I was adopted when I was nine years old. The year was 1976 and America was poised to celebrate its bicentennial. I arrived with my little sister in hand at the Minneapolis-St. Paul Airport. For our arrival, Minnesota shed its passive, “nice” demeanor and welcomed us with its brutal honesty.
It was April, and a fierce snowstorm swept in to direct us to our new home. From the backseat of my family’s car, I watched the snow, visible even in the night as we drove from the airport to southern Minnesota. I was sick from the long flight and the strange airplane food, but my indefatigable mind raced forward, wondering what would happen next.
Totaling approximately 200,000, my fellow Korean Adoptees and I make up the largest diaspora of adoptees in the world. While I was not in the first wave of adoptions to the U.S., I am older than most of the Korean Adoptees I have met. I may not be any wiser than the younger folks but looking back, I wish that my twenty-year-old self had someone who could understand, provide suggestions, and affirm that I was making the right choices.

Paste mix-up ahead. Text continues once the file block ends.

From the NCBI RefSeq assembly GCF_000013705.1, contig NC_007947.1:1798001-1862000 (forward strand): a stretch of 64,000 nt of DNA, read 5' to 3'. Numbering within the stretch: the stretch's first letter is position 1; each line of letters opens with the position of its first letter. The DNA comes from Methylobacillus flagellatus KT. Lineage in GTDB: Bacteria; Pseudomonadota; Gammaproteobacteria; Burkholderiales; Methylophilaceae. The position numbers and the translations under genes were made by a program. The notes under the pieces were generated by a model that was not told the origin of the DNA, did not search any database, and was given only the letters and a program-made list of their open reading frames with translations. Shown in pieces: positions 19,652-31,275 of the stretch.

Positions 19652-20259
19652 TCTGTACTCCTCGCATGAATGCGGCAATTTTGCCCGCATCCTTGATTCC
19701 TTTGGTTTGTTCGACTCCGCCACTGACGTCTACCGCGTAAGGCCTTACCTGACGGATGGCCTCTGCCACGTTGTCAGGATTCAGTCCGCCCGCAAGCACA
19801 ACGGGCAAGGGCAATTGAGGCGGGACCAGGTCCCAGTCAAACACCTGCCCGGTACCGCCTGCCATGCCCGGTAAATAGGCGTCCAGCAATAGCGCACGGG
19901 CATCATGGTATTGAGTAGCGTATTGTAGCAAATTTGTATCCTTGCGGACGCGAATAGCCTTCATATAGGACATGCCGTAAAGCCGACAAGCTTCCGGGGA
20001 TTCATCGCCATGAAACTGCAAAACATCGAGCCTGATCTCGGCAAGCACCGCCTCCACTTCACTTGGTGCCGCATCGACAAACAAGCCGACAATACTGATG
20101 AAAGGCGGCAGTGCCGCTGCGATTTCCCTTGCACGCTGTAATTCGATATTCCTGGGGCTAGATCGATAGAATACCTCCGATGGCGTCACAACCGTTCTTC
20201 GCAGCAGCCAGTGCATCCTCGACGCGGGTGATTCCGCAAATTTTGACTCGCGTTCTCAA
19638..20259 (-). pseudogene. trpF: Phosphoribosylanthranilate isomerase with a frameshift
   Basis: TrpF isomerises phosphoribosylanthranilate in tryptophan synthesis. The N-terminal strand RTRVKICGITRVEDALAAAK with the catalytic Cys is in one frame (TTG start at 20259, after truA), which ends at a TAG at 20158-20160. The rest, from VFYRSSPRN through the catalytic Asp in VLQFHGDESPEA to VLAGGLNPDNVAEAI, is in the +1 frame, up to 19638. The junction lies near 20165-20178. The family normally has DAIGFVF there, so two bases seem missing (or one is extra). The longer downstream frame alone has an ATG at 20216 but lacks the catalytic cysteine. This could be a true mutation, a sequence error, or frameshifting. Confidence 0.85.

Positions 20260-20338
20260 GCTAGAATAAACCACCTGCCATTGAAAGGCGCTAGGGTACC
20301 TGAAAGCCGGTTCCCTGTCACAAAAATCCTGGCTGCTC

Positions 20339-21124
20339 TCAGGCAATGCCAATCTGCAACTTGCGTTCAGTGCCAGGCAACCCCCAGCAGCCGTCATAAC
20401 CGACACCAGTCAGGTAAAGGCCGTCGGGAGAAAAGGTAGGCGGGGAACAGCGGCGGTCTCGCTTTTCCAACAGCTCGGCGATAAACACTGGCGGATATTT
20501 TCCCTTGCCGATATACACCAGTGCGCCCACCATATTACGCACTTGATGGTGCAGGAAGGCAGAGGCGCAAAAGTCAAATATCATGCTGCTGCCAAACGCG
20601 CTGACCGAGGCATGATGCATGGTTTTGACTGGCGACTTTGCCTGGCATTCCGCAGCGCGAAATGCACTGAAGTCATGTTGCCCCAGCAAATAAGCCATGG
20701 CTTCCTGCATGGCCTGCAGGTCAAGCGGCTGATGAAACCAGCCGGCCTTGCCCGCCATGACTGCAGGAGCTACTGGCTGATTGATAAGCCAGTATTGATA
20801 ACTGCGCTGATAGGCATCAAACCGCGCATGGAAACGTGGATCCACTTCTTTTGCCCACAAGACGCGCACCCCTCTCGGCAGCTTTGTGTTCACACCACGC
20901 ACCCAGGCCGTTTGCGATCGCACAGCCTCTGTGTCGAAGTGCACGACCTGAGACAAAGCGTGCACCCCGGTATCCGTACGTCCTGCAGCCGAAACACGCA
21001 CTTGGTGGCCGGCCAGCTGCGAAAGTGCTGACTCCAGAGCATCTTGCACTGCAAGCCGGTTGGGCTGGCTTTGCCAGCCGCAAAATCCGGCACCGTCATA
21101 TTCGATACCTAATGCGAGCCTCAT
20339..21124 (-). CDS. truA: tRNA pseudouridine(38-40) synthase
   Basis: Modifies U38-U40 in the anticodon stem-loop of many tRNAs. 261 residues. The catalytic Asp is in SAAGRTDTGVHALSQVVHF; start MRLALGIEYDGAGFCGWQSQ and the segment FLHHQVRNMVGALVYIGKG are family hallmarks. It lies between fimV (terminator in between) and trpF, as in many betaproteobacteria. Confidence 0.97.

In my mind, I am now the mother to the young woman that I once was, and this is what I would like to tell her.
- Be gentle with yourself and your family. You may find the answers that help you understand the circumstances of your adoption if you are patient and re-encounter your unanswered questions as your life unfolds.
- Being a Korean Adoptee is a lifelong journey. You’ll continue to reshape and redefine your feelings about being a Korean Adoptee, which is just one, albeit, an important aspect of your identity.
- Let others help you. Share your struggles with those who care about you.
- Take pride in being an adoptee. You may not know it, but you have learned many skills that will help you navigate life. You can adapt to new surroundings and you know what it feels like to be an outsider which has taught you to be empathetic.
- Select the qualities and characteristics of being a Korean that suit you: care for your family, be generous with gifts to others, respect elders, and work hard.
- Use your sense of humor to lift yourself and others.
- Remember that little nine-year-old child. Let her ground you in all that is good.